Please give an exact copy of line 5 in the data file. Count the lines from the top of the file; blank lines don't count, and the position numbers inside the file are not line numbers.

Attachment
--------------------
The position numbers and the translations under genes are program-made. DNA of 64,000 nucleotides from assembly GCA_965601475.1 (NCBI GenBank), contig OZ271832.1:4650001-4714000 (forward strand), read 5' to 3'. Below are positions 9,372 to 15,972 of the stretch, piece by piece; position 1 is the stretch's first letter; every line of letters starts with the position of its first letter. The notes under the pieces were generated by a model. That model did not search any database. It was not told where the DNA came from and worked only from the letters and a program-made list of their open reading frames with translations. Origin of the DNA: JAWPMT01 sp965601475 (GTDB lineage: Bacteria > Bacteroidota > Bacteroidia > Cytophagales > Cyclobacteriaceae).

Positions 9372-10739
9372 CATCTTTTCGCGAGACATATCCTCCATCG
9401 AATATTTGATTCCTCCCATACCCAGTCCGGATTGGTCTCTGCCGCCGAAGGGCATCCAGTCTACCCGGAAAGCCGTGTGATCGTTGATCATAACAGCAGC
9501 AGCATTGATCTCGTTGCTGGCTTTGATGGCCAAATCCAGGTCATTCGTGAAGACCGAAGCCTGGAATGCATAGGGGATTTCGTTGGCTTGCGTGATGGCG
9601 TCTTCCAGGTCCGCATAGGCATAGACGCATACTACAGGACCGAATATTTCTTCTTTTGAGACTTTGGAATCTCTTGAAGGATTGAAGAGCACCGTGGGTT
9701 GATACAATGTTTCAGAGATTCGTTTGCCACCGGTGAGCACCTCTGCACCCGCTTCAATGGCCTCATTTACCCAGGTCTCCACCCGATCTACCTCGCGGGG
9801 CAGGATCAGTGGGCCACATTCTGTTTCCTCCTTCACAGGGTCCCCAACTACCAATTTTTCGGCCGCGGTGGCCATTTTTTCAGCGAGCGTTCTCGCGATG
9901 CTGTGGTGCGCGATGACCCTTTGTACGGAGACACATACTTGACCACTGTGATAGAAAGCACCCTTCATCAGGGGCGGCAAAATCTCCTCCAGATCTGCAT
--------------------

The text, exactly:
9501 AGCATTGATCTCGTTGCTGGCTTTGATGGCCAAATCCAGGTCATTCGTGAAGACCGAAGCCTGGAATGCATAGGGGATTTCGTTGGCTTGCGTGATGGCG